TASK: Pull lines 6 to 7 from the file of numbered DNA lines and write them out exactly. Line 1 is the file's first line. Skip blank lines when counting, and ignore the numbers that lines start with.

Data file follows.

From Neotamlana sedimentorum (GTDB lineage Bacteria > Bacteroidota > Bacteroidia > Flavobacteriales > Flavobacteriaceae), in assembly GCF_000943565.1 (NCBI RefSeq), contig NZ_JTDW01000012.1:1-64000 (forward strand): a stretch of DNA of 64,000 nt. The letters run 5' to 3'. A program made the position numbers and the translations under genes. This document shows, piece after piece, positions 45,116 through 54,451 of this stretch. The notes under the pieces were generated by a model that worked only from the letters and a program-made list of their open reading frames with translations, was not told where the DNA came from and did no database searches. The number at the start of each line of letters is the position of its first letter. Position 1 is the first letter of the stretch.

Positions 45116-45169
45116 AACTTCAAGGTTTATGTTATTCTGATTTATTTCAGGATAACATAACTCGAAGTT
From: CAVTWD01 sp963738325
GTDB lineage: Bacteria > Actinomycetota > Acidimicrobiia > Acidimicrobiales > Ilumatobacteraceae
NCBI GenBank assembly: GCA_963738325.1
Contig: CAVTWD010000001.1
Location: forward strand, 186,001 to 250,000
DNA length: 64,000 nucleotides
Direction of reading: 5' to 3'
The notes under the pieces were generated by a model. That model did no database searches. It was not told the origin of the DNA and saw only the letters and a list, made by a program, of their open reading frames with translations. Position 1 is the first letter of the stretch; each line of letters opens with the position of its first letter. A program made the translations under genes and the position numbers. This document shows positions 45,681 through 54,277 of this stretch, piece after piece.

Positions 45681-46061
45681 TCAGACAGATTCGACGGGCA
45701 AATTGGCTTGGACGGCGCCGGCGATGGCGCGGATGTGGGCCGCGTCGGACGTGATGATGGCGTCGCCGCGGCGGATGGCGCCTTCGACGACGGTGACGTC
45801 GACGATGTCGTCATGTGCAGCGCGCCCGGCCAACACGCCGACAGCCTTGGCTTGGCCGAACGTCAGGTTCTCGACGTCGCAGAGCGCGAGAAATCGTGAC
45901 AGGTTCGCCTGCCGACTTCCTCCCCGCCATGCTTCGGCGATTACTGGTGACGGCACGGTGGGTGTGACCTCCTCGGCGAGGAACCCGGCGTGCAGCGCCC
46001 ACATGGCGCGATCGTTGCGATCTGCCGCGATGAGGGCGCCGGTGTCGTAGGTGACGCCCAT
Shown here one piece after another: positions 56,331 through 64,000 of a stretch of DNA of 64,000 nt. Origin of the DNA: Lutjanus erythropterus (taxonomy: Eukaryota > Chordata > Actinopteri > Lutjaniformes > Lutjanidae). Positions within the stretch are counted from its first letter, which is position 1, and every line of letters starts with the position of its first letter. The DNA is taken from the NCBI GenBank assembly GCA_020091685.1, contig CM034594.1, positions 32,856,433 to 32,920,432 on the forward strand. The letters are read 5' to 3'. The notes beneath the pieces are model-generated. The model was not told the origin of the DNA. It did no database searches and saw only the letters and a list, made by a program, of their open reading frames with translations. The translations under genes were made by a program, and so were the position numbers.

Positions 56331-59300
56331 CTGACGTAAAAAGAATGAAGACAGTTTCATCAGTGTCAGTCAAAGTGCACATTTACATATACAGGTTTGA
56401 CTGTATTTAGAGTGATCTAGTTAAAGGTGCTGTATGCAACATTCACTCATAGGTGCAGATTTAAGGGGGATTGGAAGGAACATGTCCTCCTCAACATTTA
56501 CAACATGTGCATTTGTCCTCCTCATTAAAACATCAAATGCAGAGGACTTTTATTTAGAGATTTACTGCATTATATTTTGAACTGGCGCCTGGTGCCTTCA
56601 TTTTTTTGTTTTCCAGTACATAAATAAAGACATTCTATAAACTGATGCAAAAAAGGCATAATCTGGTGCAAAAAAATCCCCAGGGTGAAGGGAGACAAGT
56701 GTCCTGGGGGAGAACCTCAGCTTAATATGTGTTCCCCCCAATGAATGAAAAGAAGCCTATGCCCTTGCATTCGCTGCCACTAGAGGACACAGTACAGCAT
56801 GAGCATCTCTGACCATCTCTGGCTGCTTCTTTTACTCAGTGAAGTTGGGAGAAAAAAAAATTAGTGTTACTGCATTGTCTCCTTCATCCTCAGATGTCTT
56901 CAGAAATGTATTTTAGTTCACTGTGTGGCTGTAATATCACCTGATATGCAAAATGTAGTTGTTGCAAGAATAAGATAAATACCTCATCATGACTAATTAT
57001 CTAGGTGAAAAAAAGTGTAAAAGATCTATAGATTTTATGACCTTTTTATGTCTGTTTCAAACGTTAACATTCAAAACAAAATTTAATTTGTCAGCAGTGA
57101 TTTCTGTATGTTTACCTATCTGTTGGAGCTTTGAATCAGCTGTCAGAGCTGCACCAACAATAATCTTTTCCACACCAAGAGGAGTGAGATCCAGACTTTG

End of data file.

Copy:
NCBI GenBank assembly: GCA_963738325.1
Contig: CAVTWD010000001.1